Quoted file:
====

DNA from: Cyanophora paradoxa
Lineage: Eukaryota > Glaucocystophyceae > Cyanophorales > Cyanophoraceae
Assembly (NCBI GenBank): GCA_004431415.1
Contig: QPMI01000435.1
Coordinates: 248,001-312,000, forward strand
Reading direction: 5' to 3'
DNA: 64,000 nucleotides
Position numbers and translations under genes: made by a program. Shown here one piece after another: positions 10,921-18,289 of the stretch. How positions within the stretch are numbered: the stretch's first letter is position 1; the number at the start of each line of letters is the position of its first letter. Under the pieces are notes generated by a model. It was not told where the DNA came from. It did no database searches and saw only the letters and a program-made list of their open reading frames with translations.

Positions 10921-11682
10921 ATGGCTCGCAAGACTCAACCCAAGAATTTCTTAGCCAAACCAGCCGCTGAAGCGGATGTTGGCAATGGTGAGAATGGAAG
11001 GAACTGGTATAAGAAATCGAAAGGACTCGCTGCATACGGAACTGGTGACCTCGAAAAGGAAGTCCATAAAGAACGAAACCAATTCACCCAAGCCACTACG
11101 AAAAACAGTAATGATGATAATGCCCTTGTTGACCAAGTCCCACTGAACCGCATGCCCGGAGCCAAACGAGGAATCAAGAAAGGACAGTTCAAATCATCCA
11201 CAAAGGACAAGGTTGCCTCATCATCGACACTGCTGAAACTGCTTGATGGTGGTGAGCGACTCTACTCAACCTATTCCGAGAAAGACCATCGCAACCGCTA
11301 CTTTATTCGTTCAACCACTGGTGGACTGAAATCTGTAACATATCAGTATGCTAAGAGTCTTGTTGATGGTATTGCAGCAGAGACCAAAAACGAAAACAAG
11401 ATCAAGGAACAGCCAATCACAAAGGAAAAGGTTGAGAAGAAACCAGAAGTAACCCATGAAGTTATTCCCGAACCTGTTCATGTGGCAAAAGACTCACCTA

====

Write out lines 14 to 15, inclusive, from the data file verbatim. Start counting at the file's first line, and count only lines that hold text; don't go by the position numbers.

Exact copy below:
11301 CTTTATTCGTTCAACCACTGGTGGACTGAAATCTGTAACATATCAGTATGCTAAGAGTCTTGTTGATGGTATTGCAGCAGAGACCAAAAACGAAAACAAG
11401 ATCAAGGAACAGCCAATCACAAAGGAAAAGGTTGAGAAGAAACCAGAAGTAACCCATGAAGTTATTCCCGAACCTGTTCATGTGGCAAAAGACTCACCTA